Do you still think that the EU is better for the EU economy? First Greece and now Italy are becoming the weights drowning the EU. Merely one hour ago, the BBC reported that: “Italy’s government says it will stick to its high-spending budget plans, setting up a potential stand-off with the European Union over its deficit.“, are you actually believing in fairy tales when you think that this will not hit back on the rest of the EU? Even as the Independent reported 13 hours ago: “The pound fell 0.19 per cent to €1.1284 off the back of reports that Italy is headed for a breakthrough with its budget, which would bring to an end weeks of wrangling between the EU and the Italian government.” we now get the reality that there was no breakthrough, we merely see more of the same and the impact of Italy is not immediately reversing and upping the pound against the Euro is it? In light of the revelation, the pound should be up by no less than 0.27 percent against the Euro (the gain and the 0.19 percent loss), we will not see that will we (or we will see it as late as possible so that the 0.27 percent can be largely minimalized. When you realise that the UK is getting unfairly hammered to this extent, would you want to be part of that group? And when (not if) the UK shows the improvements making the UK economy better, what excuses will the EU, ECB, IMF and Wall Street give the people of Britain?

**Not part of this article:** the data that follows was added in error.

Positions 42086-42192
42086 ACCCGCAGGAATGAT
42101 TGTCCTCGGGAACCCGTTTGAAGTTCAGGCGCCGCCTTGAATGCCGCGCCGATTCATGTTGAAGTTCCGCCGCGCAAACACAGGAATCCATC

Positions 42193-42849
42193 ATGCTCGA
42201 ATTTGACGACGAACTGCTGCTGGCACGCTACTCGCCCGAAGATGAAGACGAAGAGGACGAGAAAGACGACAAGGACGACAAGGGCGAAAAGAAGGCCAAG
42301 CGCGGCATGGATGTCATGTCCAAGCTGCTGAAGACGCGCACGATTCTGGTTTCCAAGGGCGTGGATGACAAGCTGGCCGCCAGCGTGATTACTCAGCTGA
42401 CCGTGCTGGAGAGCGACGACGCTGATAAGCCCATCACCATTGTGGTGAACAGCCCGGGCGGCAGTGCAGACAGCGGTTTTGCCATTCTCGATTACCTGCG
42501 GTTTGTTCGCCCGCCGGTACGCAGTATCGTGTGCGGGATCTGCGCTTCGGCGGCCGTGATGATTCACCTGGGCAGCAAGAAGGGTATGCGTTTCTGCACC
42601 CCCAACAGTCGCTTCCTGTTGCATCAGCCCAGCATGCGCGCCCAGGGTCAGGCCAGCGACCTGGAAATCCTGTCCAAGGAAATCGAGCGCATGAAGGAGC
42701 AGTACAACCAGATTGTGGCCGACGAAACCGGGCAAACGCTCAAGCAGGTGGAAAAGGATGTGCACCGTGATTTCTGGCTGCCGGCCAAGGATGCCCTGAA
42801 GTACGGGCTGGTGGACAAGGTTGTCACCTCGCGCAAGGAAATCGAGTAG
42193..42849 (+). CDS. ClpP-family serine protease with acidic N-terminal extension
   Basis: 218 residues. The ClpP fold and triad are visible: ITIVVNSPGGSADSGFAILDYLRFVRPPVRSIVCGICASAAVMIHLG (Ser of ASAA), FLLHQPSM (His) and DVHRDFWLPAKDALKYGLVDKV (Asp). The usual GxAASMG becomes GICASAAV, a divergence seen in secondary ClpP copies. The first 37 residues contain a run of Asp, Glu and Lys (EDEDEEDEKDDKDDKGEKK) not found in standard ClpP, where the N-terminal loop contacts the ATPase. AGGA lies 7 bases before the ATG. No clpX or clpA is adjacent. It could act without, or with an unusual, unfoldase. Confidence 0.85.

To be part of any exploitative regime as the EU is starting to show it in a few ways. The evidence of this statement was shown by the Clean Clothes Campaign last June when we see (at https://cleanclothes.org/news/2018/06/11/complaint-lodged-against-the-european-commission-for-failing-to-uphold-fundamental-human-rights-in-trade-policy) ‘Complaint lodged against the European Commission for failing to uphold fundamental human rights in trade policy‘. Here we see: “Bangladesh has committed serious and systematic violations of fundamental workers’ rights. Conditions are unsafe for millions of workers in Bangladesh. Additionally, the labour laws of Bangladesh create significant obstacles to the exercise of the right to freedom of association, to organise and to bargain collectively. Further, the government has not effectively enforced even these flawed laws, and workers complaints to authorities are routinely ignored. Without bargaining power or legal recourse, workers have been forced to live in extreme poverty.” and when we realise that the lack of activities, naming and shaming those who are part of it all, whilst the EU remains inactive to a much larger extent, my case of large corporations being in charge of those acting in the EU parliament is close to well made, tailor made one could state. The lack of visibility given in the EU and the oversight on what is imported into the EU from Bangladesh is frightening. The Dutch CBS reported 3 weeks ago: “The average import price per vest exceeds 3 euros in 2018. With an import price of around 2 euros, vests manufactured in Bangladesh are considerably cheaper. Prices of vests from China (approx. 2.50 euros) are also lower than average, while vests from India were average-priced (around 5 euros) and those from Turkey more expensive than average (around 5 euros).” good luck trying to convince me that this is not about money and that there is a proper investigation into the Bangladesh situation. The fact that even China cannot match these prices is partially evidence enough. The fact that manufacture owners in Bangladesh are part of the 250% plus stage that we see with: “This is the largest quantity ever recorded and approximately 2.5 times more than in 1998“, the lack of questions by those gravy train people is just a little too weird and more questions are not coming forward. That is the European Union that its members seem to like and letting the UK out is also not an option. The analysts are merely the first circle we should go after (the first of several mind you). Any report that is not clearly documented with the names of all the people involved in this should immediately be disregarded and kept on record for prosecution and smiting afterwards (when those reports are proven to be incorrect) at that point I wonder how many studies we will get that are so overwhelmingly negative. And it is not merely the analysts. The names of the people commissioning for the report and the clear definition of the question that was asked will also be set to scrutiny. I wonder how many politicians and corporate figures will suddenly run for cover and darkness like a group of cockroaches.